When everyone’s a bit strapped for cash, the brain can suddenly become adept at conjuring up some way of earning a quick buck. Often, it’ll be about taking a sudden interest in the lottery, or working out how long that elderly relative of yours has got left. You know the one.
In Australian comedy, Night Shift from director Joey Menzel, two brothers come up with the plan to rob their local petrol station, believing it to have untold wealth in the safe. If you’ve seen the Welsh comedy, Convenience, which has a similar storyline, you’ll know exactly where this is going.
When the brothers, Des (Jesse Morton) and Bobby (Anthony Winnick) find out that the servo’s safe is on a time lock, they take the cashier hostage and pretend to be employees until the lock goes click. What follows is a sort of comedy of errors as the duo must keep up pretences to the various customers coming in, who eventually become hostages in the boys’ forever-getting-out-of-control plan.
With Kevin Smith being a clear influence on the film, Menzel keeps the action within the confines of the servo, only occasionally venturing outside for flashbacks that show how the guys have ended up in such a mess. Another big influence is in the dialogue and humour. Smith’s debut, Clerks, hit the screens in 1994 and brought with it ‘snowballs’, jokes about the Chinese and references to the number 37 that will be indelible in some people. Night Shift appears to be trying to go a similar route with little success.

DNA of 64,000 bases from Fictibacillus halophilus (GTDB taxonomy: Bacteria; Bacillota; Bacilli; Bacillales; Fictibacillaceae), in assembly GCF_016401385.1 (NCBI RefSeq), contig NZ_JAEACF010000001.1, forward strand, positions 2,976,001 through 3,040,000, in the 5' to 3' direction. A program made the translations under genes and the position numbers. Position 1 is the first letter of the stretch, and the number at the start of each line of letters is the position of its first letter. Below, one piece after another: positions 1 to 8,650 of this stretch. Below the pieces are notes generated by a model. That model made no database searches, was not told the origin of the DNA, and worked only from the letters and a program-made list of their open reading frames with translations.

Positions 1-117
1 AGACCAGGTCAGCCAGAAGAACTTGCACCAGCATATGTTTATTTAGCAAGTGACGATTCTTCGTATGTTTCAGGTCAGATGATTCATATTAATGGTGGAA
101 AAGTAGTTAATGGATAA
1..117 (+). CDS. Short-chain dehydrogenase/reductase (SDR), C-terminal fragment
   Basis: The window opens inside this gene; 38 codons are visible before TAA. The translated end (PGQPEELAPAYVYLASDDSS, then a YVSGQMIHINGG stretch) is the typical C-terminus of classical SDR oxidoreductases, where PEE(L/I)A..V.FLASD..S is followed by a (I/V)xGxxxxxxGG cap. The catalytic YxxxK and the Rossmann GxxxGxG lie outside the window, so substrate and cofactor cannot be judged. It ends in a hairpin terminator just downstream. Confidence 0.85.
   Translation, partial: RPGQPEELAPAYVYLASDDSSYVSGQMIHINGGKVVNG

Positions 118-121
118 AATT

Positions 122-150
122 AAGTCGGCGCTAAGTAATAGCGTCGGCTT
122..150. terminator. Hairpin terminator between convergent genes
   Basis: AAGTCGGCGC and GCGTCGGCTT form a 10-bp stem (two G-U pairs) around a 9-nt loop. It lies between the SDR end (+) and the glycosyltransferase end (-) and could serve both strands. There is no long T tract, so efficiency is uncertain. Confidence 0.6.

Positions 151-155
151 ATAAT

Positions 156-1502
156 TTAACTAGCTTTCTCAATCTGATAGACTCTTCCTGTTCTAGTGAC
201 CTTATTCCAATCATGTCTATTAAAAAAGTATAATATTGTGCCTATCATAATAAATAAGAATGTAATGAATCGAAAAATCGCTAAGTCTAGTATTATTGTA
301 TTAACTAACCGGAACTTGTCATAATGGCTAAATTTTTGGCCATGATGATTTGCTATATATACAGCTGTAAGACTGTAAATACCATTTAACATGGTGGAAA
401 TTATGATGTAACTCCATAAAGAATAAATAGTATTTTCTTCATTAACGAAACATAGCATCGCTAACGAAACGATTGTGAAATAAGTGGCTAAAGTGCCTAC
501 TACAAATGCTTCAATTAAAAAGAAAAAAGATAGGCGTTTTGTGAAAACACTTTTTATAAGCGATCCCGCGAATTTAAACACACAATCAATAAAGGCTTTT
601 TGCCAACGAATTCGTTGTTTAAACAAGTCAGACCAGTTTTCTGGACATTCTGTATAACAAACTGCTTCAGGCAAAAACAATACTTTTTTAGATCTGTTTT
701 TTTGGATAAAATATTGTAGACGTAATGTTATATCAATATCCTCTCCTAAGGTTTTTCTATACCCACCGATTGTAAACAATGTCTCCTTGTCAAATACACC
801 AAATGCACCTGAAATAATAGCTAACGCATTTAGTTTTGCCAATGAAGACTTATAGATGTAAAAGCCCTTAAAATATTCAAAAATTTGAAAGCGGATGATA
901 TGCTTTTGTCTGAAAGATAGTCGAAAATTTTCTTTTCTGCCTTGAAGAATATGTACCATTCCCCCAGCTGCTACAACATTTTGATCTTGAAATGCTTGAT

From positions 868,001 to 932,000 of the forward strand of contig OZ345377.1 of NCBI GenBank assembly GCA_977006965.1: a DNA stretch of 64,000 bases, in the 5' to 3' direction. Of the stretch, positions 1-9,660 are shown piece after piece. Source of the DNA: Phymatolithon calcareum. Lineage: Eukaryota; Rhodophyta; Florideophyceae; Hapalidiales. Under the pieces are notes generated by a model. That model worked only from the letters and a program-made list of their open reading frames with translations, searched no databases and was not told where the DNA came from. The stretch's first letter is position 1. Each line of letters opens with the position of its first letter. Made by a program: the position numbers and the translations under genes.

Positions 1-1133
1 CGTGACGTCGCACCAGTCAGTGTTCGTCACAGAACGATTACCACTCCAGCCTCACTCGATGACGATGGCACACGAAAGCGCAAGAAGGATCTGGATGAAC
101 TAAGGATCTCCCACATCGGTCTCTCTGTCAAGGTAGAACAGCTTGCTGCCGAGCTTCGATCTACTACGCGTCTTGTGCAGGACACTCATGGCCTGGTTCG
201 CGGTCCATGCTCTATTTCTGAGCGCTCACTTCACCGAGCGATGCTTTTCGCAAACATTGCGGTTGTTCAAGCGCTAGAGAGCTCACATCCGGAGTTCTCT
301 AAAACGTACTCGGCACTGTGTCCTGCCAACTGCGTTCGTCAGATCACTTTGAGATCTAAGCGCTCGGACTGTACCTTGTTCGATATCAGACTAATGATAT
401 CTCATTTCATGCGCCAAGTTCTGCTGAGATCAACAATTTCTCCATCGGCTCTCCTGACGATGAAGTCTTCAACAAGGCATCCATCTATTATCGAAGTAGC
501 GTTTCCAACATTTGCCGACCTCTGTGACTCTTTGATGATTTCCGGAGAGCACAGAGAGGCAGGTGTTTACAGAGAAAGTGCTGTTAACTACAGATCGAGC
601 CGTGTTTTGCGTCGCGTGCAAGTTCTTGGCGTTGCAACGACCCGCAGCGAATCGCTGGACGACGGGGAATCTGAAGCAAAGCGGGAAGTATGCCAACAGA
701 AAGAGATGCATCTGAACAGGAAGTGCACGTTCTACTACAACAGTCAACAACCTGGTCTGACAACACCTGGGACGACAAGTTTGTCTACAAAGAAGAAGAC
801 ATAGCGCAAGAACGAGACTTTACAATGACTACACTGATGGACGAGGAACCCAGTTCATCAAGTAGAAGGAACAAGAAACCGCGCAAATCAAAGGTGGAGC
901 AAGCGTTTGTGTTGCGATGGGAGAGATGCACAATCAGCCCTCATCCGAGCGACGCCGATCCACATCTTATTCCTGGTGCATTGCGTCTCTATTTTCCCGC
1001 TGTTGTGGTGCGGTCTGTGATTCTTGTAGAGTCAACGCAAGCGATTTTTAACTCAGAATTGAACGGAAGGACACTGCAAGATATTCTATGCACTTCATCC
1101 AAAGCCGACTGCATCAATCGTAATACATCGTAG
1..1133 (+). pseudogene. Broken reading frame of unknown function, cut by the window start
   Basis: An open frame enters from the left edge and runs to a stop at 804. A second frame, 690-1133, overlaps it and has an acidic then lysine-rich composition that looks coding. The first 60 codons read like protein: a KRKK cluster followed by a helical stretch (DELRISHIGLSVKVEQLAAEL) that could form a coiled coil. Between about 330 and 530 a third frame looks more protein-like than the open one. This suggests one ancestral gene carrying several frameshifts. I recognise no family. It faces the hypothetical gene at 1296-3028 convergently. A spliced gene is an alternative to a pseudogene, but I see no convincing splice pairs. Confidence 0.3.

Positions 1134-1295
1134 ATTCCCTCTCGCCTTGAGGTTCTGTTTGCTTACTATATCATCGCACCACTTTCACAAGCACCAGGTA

When Indian cashier Amiey (Reuben Jacob) is not being called a racial slur, his blatant homosexuality is played out in a punchline that sees him regularly groping Des and bringing up the suggestion that he might want to be sexually assaulted by the robber. Elsewhere, Bobby puts on voices to pretend at one point that he’s Indian and later, mentally challenged. Each of these jokes lands as gracefully as a duck with no wings. Even fans of Clerks will admit that times have moved on.
On a positive note, Menzel has a good handle on the camera and an eye for the bombastic. See the opening credits, where Des flies through town on top of a deliberately broken gas canister like he’s Major Kong in Dr Strangelove. Elsewhere, the cast give it their all and show off their comedic talents when the jokes do hit.
On the eve of Tribeca Film festival’s hotly anticipated 20th anniversary edition, June 9 - 20, two Australian films are set to go head-to-head against each other at the festival’s prestigious Documentary Competition section.